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Content strategy

Tinkering with ideas about excellence

I’ve been doing a bit of internal blogging at work. It’s been fun. I asked what people might want to read, and someone asked me about creating a culture of excellence in a content marketing team. Not my usual wheelhouse, but it got me thinking. Here’s what I’ve got so far.

Firstly, what can or should a content marketing team be excellent at? The way I see it, excellence can boil down to thinks like:

  • Writing and editorial excellence. Crafting pieces that, stylistically, could sit in any publication.
  • Analytical excellence. The better you can objectively judge the effectiveness of your content, distribution channels, and campaigns, the quicker you can improve them. If a team excels at this, then they can work their way around other weaknesses by following the data to better decisions.
  • Customer-targeting excellence. Being almost psychic in the way you publish exactly what your audience wants to know. Having great insight into the questions that people are asking, and publishing answers before anyone else does.
  • Workplace excellence. Working in a truly enjoyable way, as a team that likes spending time together and which naturally interacts in ways that boosts each others’ performance.
  • Informational excellence. Being the most informed and informative group of people in your market. Being known for the quality of your insights, which no competitor can match.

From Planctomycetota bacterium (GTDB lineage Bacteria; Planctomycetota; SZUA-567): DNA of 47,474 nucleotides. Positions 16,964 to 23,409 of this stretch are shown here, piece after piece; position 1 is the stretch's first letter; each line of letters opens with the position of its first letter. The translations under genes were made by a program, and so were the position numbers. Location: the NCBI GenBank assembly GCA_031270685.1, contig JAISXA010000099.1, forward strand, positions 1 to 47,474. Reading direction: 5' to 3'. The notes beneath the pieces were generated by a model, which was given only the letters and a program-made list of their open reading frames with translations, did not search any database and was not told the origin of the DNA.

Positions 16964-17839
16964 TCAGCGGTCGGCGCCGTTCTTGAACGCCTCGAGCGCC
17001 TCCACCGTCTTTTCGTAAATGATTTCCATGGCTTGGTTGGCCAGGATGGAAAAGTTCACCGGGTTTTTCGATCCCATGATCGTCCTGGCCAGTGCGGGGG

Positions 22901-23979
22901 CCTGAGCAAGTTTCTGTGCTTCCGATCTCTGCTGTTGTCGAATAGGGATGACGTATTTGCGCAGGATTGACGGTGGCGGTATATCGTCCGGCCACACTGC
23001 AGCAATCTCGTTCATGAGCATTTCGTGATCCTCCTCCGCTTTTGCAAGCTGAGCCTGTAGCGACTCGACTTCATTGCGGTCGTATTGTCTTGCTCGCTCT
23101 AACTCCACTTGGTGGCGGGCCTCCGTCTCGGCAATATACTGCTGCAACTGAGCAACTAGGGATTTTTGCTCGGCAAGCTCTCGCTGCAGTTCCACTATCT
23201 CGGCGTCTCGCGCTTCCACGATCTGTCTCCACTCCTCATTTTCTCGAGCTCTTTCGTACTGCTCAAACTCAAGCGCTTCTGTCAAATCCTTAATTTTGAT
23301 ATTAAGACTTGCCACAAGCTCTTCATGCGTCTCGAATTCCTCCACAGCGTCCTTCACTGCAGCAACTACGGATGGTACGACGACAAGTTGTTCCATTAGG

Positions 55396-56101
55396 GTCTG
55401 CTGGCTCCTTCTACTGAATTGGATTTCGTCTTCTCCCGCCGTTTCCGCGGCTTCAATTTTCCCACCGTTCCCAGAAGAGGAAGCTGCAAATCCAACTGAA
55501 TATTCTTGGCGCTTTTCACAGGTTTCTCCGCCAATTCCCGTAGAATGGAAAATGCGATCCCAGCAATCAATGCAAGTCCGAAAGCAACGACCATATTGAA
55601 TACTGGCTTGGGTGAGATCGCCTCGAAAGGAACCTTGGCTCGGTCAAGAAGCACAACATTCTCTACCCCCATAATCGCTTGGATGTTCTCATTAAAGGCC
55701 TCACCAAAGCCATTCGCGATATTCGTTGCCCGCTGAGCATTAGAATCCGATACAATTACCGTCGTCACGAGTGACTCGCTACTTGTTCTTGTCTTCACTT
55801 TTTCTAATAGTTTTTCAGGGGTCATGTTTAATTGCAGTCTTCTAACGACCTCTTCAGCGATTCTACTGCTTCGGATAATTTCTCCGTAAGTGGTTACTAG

• Imaginative excellence. Adopting and trialing new ideas quickly and confidently, and being able to accurately evaluate their usefulness without any wasted effort. This can affect any part of the production process, like content formats, targeting and distribution methods, how you choose what topics to cover…etc. If you’re the best at experimenting and learning, you’ll soon be trendsetters.

I’ve attempted to order these examples in an order that begins with technical ability (“right brain” stuff) and goes through to creative abilities (“left brain”, in the psudeo-science).

Realistically, no team can be the best by all of these different measures. But sustaining excellence in any one of them will pay off a big ways. And there are overlaps, so by focusing on one area you’ll improve in others.